SEQUIM — A full remodel of the Guy Cole Convention Center might come by year’s end.
City staff told the Sequim City Council last Monday that they plan to work with an architect to design the second phase of the building’s kitchen and classrooms in Carrie Blake Park.
They’ll have about $98,800 available for Phase II, said Assistant City Manager Joe Irvin, with about $64,800 left over from a $436,500 grant from the state Department of Commerce and about $34,000 from the city’s beginning fund balance.
The grant helped pay for the first phase of the project, which included renovating the bathroom, lowering the ceiling and adding new acoustic tiles, installing new carpet, windows and trim, a new roof, exterior lighting and paint inside and outside.
The 34-year-old building built by Sequim Lions Club members and named after Guy Cole, a community advocate, reopened May 16 after closing last year for renovations.
Some current and former City Council members pushed for a renovation of the kitchen in recent years.
Irvin said due to the age and condition of the equipment, “much of the kitchen does not meet code.”
City staff hired architect Roy Helwig on possible designs, under a contract to pay no more than $15,000 for his services designing basic mechanical, electrical and plumbing designs.
Irvin said staff members plan to bring back options for the council in June and possibly ask for bids for a contractor in early July.
He and other staff are exploring other funding sources from the city’s general fund and real estate excise tax to offset costs along with the possibility of a local entity supporting the project.
Live stream no-go
Due to cost concerns, council members unanimously agreed not to go forward with purchasing equipment to broadcast their meetings and other city entities’ meetings via video on the internet.
Discussions among council members began in late 2015 with city staff to look into providing better access to public meetings. This led to a sub-committee to pursue video streaming options. They recommended and council members agreed for staff to pursue video options that coordinate with the city’s audio recording service — Granicus Agenda Management and Audio Streaming systems.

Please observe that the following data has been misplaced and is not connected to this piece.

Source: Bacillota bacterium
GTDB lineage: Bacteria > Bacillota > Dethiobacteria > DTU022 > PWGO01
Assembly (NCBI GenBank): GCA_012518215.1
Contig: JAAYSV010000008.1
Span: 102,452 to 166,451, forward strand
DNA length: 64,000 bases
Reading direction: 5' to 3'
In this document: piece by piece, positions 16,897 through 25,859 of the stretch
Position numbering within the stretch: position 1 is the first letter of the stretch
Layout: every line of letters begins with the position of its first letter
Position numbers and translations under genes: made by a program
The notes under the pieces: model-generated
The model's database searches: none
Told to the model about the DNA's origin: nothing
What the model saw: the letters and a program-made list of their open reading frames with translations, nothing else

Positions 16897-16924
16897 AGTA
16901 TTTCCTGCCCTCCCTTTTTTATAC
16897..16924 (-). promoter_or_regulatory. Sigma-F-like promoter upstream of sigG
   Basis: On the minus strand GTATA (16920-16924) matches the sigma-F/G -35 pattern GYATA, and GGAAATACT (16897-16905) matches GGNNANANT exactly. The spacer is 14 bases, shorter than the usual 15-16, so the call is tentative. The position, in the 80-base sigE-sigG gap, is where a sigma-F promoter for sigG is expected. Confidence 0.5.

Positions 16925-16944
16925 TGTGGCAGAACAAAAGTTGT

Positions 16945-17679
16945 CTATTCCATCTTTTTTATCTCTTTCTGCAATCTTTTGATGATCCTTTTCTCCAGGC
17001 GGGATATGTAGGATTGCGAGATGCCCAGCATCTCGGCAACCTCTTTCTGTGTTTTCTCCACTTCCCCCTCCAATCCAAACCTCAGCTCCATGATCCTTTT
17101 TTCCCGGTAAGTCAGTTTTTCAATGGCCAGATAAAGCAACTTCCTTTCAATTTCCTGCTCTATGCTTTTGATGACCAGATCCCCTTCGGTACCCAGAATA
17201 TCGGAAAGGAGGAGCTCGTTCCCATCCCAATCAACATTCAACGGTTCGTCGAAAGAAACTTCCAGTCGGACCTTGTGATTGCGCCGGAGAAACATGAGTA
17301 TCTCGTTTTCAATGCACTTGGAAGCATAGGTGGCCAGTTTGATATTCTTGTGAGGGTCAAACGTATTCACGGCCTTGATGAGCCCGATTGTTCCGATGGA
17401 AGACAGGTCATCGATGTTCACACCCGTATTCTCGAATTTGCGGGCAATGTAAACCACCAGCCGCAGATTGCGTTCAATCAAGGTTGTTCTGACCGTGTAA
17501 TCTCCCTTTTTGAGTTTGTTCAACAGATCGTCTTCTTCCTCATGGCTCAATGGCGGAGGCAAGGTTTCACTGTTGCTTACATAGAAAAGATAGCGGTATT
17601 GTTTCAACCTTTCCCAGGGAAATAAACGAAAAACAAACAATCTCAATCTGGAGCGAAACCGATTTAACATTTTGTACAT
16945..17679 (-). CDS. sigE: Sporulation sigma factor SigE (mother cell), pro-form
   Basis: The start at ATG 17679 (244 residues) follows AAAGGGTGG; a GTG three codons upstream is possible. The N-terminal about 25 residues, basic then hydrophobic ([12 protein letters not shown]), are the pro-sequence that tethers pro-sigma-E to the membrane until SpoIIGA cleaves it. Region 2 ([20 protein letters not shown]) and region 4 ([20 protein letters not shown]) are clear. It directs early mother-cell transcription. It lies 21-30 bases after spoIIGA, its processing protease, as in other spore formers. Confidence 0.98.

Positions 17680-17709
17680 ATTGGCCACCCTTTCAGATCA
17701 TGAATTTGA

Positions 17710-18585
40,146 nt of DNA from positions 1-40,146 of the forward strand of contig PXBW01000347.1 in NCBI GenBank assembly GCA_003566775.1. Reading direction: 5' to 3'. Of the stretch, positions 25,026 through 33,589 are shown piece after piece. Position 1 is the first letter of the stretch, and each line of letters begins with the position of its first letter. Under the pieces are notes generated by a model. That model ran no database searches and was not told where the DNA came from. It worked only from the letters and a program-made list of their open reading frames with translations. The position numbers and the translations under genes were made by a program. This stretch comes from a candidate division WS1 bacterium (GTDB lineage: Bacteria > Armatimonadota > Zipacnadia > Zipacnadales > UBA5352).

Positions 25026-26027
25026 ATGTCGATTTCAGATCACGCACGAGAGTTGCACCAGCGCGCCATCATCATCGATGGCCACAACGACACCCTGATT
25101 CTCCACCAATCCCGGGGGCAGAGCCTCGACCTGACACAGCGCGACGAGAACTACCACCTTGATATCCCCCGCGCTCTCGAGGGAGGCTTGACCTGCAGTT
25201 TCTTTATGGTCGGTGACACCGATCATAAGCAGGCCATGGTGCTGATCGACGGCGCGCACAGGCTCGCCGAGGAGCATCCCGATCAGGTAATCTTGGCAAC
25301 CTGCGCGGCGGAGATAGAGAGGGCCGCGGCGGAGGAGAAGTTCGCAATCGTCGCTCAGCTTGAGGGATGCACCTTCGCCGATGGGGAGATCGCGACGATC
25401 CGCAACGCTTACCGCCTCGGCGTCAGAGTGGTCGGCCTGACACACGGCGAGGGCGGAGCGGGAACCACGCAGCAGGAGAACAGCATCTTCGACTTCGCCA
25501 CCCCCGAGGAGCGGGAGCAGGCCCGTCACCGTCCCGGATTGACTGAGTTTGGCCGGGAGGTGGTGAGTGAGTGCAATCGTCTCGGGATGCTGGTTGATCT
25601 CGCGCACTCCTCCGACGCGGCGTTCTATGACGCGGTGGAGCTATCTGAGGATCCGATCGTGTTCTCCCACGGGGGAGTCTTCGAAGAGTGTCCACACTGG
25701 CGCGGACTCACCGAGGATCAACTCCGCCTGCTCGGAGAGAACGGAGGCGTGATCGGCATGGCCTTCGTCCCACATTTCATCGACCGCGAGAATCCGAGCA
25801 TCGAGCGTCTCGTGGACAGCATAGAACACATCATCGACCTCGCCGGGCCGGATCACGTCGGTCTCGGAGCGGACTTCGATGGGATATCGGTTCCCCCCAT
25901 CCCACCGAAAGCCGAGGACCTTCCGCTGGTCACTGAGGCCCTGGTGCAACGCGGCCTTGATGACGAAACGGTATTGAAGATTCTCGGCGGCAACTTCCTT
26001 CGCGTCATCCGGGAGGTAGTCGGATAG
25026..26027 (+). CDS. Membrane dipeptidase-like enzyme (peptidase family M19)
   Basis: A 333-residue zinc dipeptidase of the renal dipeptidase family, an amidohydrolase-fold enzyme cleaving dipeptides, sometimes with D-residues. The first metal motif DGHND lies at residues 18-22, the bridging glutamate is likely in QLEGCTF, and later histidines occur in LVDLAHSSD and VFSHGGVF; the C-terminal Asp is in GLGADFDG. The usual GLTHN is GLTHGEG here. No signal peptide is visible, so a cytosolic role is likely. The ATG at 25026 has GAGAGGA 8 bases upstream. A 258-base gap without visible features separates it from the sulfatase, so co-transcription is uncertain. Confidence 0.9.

Council members approved $15,000 for this year’s city budget for broadcast devices, but Sequim IT manager Clint Woods said that purchasing a system would be “significantly more expensive” at about $45,000.
Deputy Mayor Ted Miller said the cost wasn’t worth it.
“[Residents] can satisfactorily get the information from audio,” he said.
Councilwoman Candace Pratt said the program didn’t seem cost-effective because only four people on average listen to meetings and the city should wait until officials receive a greater demand for video.
Councilman Bob Lake recommended revisiting video options because the audio/visual technology could get better and cheaper later on.
The current audio system allows listeners to listen to a meeting in entirety or skip to specific agenda items.
Council members also agreed to update the city’s banner policy for renting the display space on the city’s west entrance by Ninth Avenue on Washington Street.
They voted 6-1, with the deputy mayor opposed, for a resolution focusing more on wording that promotes tourism and Sequim’s small-town lifestyle.
While most of the regulations remain intact, the policy now emphasizes that the banner was constructed using lodging tax funds and “that banners should be permitted only when they provide direct and positive benefits to tourists and the residents of Sequim and the greater Sequim/Dungeness Valley area.”
City Attorney Kristina Nelson-Gross said the U.S. Constitution continues to prohibit city staff from allowing religious/ideological messages but church concerts would remain admissible under the resolution.
Permitted banners remain prioritized with the city’s events remaining the top priority, followed by tourism-related events in Sequim, athletic and special tourism-related community events within city limits, tourism events by other local governments likely to bring tourists into Sequim, welcome messages for conventions/class reunions/conferences, voting information, special events likely to bring tourists into Sequim and community events or activities in the area open to the public, that aren’t for profit, and promote small-town lifestyle.
The city continues to ban personal messages for family members, commercial promotions or promotions of religious, political, ideological or “issue” events not intended to draw tourists as well as advertisements of clubs organizations focused on membership participation.
Nelson-Gross will continue to review applications and City Manager Charlie Bush will review appeals.
The cost of a banner is $180 per week and each one is allowed up to two weeks consecutively.
For more information, call 360-683-4139 or visit www.sequimwa.gov.
Matthew Nash is a reporter with the Olympic Peninsula News Group, which is composed of Sound Publishing newspapers Peninsula Daily News, Sequim Gazette and Forks Forum. Reach him at email@example.com.